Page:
As is well known, we recorded a famous victory in the last over and then it was straight to the Woodvale clubhouse after the game to celebrate hard. After a few hours, it was time to get on the bus. The old bus driver who we didn't know from a bar of soap seemed in very good spirits and later on we would discover what good spirits they were - whiskey, vodka and anything it seemed he could get his hands on whilst we were in the clubhouse! We took off for Dublin about 9pm. After about 2 hours and with Enda giving us a rerun of his first 25 dotballs before he started to let loose with willow (& crucially that day with Deryck and then Bren!), someone noticed that we should have been in Dublin by then. We had missed the turn!

Whilst a very worried Bren tried to figure where we were, we all got off the bus to find a tree for a much-needed stop. I remember thinking at the time how funny it was but Bren said "Pete - this is NOT funny. Of all the days to be lost at night along the border was bad. I think I realised it was more dangerous than my running between the wickets so we were in a fair spot of bother. Eventually we made it home about 1am I think, and we drank it out at the club until about 4.30am. What a day we had!

Another brief story was when we played our fierce rivals YMCA in a Wiggins Teape game. We played very well that day and happened to smash them off the park. Brian MacNiece got 9 wickets I believe for very few and after the game near the dressing sheds the phone rang and it was Sean Pender from the Irish Times wanting a match summary. With us all listening and hiding our laughter, Brian took the phone and made out he was the scorer and proceeded to tell Sean about the win by Clontarf and what an amazing player Brian MacNeice was!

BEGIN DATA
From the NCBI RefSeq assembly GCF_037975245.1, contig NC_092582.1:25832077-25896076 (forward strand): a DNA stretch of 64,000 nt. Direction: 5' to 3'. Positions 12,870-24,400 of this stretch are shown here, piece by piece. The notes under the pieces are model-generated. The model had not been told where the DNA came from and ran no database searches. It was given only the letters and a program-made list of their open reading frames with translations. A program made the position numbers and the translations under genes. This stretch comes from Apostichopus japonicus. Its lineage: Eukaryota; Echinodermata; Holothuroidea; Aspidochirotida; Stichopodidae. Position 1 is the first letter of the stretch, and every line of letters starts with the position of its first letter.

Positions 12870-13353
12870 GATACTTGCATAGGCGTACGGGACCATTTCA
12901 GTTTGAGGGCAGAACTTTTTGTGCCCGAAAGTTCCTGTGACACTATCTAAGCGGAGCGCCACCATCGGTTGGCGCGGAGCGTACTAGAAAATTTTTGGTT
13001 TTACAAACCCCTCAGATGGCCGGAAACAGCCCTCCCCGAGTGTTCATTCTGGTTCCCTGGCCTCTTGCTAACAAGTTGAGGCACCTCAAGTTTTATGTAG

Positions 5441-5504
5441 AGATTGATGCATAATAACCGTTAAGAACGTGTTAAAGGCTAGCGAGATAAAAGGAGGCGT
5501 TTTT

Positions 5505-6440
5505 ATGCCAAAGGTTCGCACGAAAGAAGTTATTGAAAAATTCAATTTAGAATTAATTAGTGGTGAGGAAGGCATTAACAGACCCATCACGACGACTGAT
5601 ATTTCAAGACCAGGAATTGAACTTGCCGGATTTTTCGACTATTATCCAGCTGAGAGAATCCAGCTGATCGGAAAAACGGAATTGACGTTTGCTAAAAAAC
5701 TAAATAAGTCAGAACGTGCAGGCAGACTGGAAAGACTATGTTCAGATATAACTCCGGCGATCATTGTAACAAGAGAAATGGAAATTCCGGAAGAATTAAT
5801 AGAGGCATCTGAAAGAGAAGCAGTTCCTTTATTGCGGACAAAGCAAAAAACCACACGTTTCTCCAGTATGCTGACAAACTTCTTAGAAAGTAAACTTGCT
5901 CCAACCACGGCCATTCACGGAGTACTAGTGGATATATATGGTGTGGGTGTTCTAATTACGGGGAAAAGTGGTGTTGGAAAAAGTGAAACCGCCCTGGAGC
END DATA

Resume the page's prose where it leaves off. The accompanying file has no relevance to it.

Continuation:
He rattled off some other noted performances but ended the call with another round of Brian MacNeice deliveries including one which swung in, dipped, held its line and then moved off the seam to claim Alan Lewis! The next day, there it was, plastered all over the back page with MacNeice this and MacNeice that. None of us got to buy a paper though, as Brian had bought the lot right across Dublin City.

Yes - 1990 was very successful on the field but it was just as successful off it. We all got on well and the wins we had were a bonus. I eventually went back to Sydney and my parents picked me up from the airport. My mother recalls that when she saw me get off the plane, she thought to herself my only possession as a 25 year old was a dirty old cricket bag and what would become of me.

Many years later when she told me this, I said "That was right mum, but I was a millionaire in life experience" and my time in Clontarf was to serve me so well later in life in so many different ways!